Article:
The Nisqually River Delta runs beneath I-5 south of Lakewood. The delta faces two significant environmental problems: salmon health and flooding.
I-5 over the Nisqually River Delta is a liability to the environment and to regional transport.
The interstate’s current design may be compromised by flood or the wandering riverbend at Wah-He-Lut within 20 years. Salmon populations are also suffering, as the areas where salmon typically acclimate to seawater are shrinking and desalinating.
The Nisqually Indian Tribe and the City of Lakewood, among other agencies, hired the U.S. Geological Survey to examine the highway through the delta. Within 20 years under normal conditions, concluded USGS, I-5 may be compromised. In an avulsion event from a flood or sudden acceleration of erosion, that timeline may be even shorter.
The riverbend at Wah-He-Lut has crept closer to the highway since 1997
David Troutt is the Natural Resources Director for the Nisqually Indian Tribe. Since 1997, he’s been advocating for a redesign of I-5 over the Nisqually River Delta. He’s watched as salmon populations have diminished and as the river adjusts its path around man-made barriers.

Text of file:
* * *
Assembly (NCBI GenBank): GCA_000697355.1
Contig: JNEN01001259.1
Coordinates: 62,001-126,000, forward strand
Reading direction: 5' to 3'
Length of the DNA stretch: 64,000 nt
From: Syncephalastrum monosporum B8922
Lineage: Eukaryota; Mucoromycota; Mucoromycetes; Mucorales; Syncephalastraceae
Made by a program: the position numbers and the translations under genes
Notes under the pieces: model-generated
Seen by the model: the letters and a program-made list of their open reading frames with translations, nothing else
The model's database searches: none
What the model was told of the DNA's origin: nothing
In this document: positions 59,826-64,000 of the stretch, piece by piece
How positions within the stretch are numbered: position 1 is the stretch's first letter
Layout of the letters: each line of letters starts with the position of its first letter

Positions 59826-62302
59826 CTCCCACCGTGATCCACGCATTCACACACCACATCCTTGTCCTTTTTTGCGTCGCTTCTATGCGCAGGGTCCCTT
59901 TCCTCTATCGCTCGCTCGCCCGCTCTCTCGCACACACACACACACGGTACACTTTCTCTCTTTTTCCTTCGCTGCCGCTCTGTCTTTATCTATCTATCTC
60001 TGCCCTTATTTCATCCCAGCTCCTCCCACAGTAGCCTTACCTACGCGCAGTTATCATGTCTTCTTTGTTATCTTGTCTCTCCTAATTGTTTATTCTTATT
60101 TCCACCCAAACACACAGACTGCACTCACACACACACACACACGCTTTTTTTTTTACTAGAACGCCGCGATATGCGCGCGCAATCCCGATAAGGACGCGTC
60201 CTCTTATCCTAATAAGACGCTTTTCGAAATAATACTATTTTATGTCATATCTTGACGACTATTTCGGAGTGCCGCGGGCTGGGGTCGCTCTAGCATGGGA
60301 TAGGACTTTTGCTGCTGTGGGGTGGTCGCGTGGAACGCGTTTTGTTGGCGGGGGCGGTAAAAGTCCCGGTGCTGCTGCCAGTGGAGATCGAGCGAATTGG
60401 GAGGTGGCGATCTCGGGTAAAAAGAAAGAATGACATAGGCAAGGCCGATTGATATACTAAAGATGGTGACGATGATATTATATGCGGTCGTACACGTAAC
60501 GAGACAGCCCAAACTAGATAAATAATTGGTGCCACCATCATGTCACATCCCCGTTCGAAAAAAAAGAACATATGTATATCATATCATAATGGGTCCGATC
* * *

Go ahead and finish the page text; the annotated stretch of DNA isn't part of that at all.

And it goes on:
“To give you a sense of the urgency here, when I started back in 1987, we were fishing for 105 days a year from July through February… By 2015, the number of days had reduced from 105 to 8.”
David Troutt, Natural Resources Director, Nisqually Indian Tribe
To reconstruct I-5 through the delta may cost roughly $4 billion, which would be among the most expensive infrastructure projects in state history.
When I-5 closes, it chokes the region. We all remember the effects of the 57-hour closure after the Amtrak derailment in 2017.
We’re also watching the effects of climate change unfold before our eyes. Historic flooding has overwhelmed Bellingham. What were once 100-year flood events might now be 50-year flood events. As recently as 1996, flooding devastated the delta.
One day soon, as a result of natural erosion in 20 years or as a result of a flood even sooner, I-5 will be a big problem.
The City of Lakewood, the Nisqually Indian Tribe, and the South Sound Military & Communities Partnership (SSMCP) all support legislative action to prepare for the redesign and reconstruction of this section to respond to environmental and structural issues looming ahead.
More Information Coming Soon…